Roman Martin Returns To GNK Dinamo Zagreb

European Sports Desk
Staff Writer, Carleton J. Brown

Southern California Player of the Year Roman Martin in Zagreb, Croatia

Southern California Player of the Year Roman Martin has rejoined GNK Dinamo Zagreb in Croatia.

Martin (1.87 m) played for Mario Cvitanović’s U19 team in 2014, and his return to the Plavi this summer once again signals the club’s growing attraction for top-level players outside of Europe.

Martin trains in the Nogometna Škola Dinamo, which is located at the Maksimir training facility in the Croatian capital.  From age of 8 through 19, 200 young players progress through a player development program that is the envy of top clubs across Europe.  The club targets moving two players from every age group into the first-team squad.

Thus far, the results have been excellent with Dinamo Zagreb being ranked 4th by FIFA (CIES) among all professional clubs for producing top professional players. See also “Dinamo’s conveyor belt of talent” http://uefa.to/1gKN08D.

With over 100 games played in Europe for foreign clubs, Martin has developed a reputation at Dinamo as an exciting attacking player with a lot of international experience. When asked about his experience with the Plavi, Martin said, “Dinamo Zagreb is a special club. It is one of those rare places where everyone around you is intensely focus only on soccer.  I’m grateful to Academy Director Marijan Vlak for the opportunity.”

Martin returns to the States later this summer where he will switch coasts to continue his soccer career playing for Wake Forest University in North Carolina.  See other articles on Román at http://bit.ly/1d8y5Z4

Link

TKS Owner John Matich– was quoted in todays San Diego Union-Tribune Article . See bold font in the body of the article

By Craig Malveaux

Roman Martin uses cultural connector to eliminate language barrier in Brazil

Roman Martin practices a shot at La Jolla Country Day

There were times, last summer, when Roman Martin yearned for simplicity.

Immersed in South American culture, footballing for a Brazilian semi-professional soccer club thousands of miles away from his San Diego home, the then 15-year old kid encountered sky-scraping barriers, materializing around him.

“I was sort of handicap, in a sense, socially and mentally,” the rising junior La Jolla Country day Torrey and Nomads soccer club central midfielder said.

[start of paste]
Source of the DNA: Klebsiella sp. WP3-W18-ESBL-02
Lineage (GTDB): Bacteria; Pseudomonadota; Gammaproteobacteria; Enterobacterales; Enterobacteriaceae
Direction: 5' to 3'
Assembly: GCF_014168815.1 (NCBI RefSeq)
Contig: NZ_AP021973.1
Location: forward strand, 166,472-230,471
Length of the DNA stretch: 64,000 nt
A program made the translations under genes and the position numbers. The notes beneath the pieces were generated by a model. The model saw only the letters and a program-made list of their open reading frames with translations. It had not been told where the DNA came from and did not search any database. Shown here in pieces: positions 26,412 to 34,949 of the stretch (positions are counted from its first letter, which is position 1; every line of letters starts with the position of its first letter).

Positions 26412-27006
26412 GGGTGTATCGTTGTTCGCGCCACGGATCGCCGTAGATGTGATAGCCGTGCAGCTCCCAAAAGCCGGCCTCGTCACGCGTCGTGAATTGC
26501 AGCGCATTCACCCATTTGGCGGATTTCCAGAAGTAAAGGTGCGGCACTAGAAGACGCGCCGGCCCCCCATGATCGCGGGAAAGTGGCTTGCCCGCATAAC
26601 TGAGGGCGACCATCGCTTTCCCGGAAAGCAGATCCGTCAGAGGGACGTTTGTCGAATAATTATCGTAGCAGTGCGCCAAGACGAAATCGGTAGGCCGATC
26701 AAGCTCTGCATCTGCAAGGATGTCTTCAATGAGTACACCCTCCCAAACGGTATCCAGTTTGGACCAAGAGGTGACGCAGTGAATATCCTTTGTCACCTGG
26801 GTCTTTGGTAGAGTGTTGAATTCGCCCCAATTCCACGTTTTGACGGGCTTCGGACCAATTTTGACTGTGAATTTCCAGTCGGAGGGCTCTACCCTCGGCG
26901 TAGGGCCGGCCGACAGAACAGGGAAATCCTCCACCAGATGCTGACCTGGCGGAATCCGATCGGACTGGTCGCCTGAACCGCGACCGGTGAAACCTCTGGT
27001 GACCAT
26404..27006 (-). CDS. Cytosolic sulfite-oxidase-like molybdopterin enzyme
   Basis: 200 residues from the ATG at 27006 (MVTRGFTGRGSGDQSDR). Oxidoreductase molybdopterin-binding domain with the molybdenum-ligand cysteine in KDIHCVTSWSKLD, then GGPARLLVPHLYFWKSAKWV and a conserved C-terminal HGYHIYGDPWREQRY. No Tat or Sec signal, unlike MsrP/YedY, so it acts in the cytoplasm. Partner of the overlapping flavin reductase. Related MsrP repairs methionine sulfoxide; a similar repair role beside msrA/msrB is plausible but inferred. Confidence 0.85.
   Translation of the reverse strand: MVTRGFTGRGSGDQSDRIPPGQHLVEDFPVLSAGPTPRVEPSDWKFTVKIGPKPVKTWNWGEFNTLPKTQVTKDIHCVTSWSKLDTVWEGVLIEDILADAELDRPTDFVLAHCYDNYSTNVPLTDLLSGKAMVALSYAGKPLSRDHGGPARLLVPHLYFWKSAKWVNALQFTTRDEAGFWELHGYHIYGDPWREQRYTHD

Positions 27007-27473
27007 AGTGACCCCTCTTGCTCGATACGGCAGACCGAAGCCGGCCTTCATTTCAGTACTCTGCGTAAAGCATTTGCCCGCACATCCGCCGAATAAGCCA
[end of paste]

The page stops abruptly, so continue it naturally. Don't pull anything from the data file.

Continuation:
“I was clueless. I couldn’t speak or understand Portuguese. And my coaches and most of my teammates couldn’t speak or understand a word of English, which made the transition to their style of play difficult. In America, the style is very organized with set formations, but Brazilians play much differently. It’s all over the place, open and free flowing. Everyone plays multiple positions, so it presented challenges, initially.”

Daunting challenges. Language incompetency prevented questioning, instruction and constructive criticism for both parties. So, adapting meant relying on instincts and a cultural connector — the language of soccer.

“It’s universal,” Martin said. “No matter what language you speak, what country you’re from, the color of your skin, soccer is soccer. You can kick and pass a ball, you can play with a group of teammates.”

It resulted in the game-winning goal in the semifinals of the Barcelona cup and an invitation to return. Next week, Martin ventures back to Brazil for his fourth summer stint. However, this time, Martin embarks on a new journey with a new team — Pequeninos do Jockey — new coaches and new teammates, armed.

“Obrigado,” Martin said.

“It means thank you. That was the first of many words in the Portuguese language that I learned from my tutor at the Brazilian Cultural Center thus far.”

Initially, Martin first received his international opportunity four years ago when scouted during a Brazilian tour with Manchester football club’s nationally-ranked U-14 team. Clube Esportivo Ordin contacted Martin’s parents, which put the wheels in motion.

“Like any parent, you always have concerns,” said Jeff Martin, Roman’s father.

“I viewed it as a tremendous growth opportunity for Roman. At some point in our lives, we have to step forward and take care of ourselves, so developmentally, separate from the soccer, it’s an amazing opportunity to learn from and experience new cultures and languages. Not to mention, Roman is exposed to a different style of play than in the United States.”

Accumulating international experience and an alternative perspective on soccer, according to La Jolla Country Day coach John Matich, has provided Roman with a diverse, multi-dimensional skill set.

In addition, it’s peaked the interest of several NCAA Division I soccer programs, such as in the ACC, the Ivy Leagues and Big East, all clamoring for Martin’s services.

“There are plenty of paths to playing soccer in college and beyond,” Jeff said. “Playing in Brazil, we believe, is an alternative path that will provide Roman with a well-balanced game.”

That’s ultimately what Roman hopes to gain from International play.

“I love soccer, “ Roman said. “This gives me the opportunity to play the game I love while gauging where I am as a player, in my development, against top competition in a different country.”

The Kicking System Joining Forces with Soccer Fanatic

November 6th, 2009

The Kicking System has joined in a partnership with SoccerFanatic.com.  TKS will be getting special discounts on shoes and gear for the entire TKS family. Soccer Fanatic will also outfit the TKS staff all football and soccer camps.

“We look forward to growing and developing our relationship with Soccer Fanatic.  We always thought it would a natural fit, with TKS being San Deigo’s Kicking Source.  Now you can get recruiting and training tips while shopping and getting your gear.  Soccer Fanatic will be a great asset to the TKS family.” – TKS owner John Matich

Look for a banner ad coming soon and much more!

www.kickingsystem.com